Week in Lab Week Three for 2010


3 Mosaic
3 Mosaic originally uploaded to Flickr by Leo Reynolds

This week did not have a promising start. When last I posted, I was prepped, rested, and ready for the new school week. After leaving from a very nice party on Saturday at a neighbors’ home, I discovered that one of my sister’s sons had brought the gift of a cold, along with presents, to the family-only birthday celebration we had for my son. GRRRR! Since many of my co-workers have been “felled” by a similar bug, it might have been from them too. It’s pretty typical of returning to school, since my son had one when he went back in August, and now my nephews have one too.

I ended up missing Monday and Tuesday to sit home in misery. All was not lost. I re-jiggered my lesson plans, and voila! when I returned, they came off okay.

Intermediate (Fourth – Sixth Grade)

The plan was the same for all three grades. I did a variant of the lessons that Larry Ferlazzo does with his students. I could probably do the lesson with the second and third graders too, but for now, it’s just the big little kids. This is the second year that I’ve done the lessons (What’s Happening in the Lab Week Seven), and it did feel smoother, both for me, and the kids. Many of the fifth and sixth graders had done it before, but the fourth graders did pretty well with it, even though they didn’t have that history. Here is my lesson:

1. I gave them the rules:


2. Tying this lesson back to the goals that we set in the prior week was what I started out with. I showed this slide show to make the point about hard work, and “growing” intelligence (based on the work of Carol Dweck):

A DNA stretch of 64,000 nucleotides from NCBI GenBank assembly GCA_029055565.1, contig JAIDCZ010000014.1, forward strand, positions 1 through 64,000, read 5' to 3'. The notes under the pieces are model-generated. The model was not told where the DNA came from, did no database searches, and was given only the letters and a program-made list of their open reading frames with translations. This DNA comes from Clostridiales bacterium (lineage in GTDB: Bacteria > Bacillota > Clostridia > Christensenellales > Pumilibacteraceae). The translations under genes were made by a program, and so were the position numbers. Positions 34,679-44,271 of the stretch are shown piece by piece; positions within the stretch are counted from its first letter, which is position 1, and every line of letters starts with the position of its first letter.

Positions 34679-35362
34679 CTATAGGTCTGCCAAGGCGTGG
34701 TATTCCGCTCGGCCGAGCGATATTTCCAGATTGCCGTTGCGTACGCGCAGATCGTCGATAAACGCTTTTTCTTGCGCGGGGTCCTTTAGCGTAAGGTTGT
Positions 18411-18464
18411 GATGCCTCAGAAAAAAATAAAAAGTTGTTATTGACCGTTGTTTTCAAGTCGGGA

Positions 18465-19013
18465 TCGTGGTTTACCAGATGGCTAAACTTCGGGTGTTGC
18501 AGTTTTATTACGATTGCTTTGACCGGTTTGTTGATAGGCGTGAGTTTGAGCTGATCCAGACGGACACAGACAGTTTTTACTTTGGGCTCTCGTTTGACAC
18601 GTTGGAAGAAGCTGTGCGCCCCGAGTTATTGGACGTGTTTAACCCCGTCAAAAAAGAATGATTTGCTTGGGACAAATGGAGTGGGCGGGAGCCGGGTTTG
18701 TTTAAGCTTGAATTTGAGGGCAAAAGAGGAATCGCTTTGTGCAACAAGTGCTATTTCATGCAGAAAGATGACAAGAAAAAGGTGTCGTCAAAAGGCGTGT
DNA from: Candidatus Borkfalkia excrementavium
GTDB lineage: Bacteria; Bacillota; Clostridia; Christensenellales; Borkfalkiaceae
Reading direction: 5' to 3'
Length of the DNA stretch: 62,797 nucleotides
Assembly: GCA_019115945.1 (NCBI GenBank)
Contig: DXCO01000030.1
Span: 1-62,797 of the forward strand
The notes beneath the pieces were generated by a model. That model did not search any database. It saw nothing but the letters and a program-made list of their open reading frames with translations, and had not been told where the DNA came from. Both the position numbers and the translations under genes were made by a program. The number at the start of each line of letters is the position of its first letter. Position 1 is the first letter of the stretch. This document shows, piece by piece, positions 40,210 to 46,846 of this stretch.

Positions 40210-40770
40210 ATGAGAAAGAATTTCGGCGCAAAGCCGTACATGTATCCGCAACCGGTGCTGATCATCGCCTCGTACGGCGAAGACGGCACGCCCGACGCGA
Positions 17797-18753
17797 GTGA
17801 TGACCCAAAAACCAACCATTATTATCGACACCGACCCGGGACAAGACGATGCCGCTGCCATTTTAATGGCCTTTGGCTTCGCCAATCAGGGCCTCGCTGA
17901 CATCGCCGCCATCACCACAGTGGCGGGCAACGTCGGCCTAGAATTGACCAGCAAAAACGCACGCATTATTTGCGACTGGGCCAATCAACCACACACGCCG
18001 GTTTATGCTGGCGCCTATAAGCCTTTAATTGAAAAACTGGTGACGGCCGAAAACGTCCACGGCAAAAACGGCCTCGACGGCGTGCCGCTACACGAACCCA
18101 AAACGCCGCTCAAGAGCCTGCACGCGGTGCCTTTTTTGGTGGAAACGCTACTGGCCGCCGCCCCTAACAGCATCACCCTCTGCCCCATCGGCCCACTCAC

3. I then showed a video about Walter Mischel’s longitudinal experiment on four year olds testing self-control. For the fourth graders, I showed Joachim de Posada’s TED Talk:

The fifth and sixth graders had seen it last year, so I showed them this video:

4. We then talked briefly about the video, and how they could improve their self control with this as a guide:

Marshmallow experiment background 2010

View more presentations from Alice Mercer.
5. I then passed out their second batch of candy, as students wrote about how this would affect their goals.  Unfortunately, I still have to sift through permission slips before I can “post” their comments, but they were at least adequate, with some that really nailed it:

Risks and Consequences: Self Control (Fourth)

Cooperation and Competition: Self Control (Fifth)

Perseverance: Self Control (Sixth)

It’s hard to go wrong with a lesson where you are passing out candy to kids, so this was an excellent week behavior-wise.

Since this is so dense, I’m going to do my work with Primary in a separate post.

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“Week in Lab Week Three for 2010”


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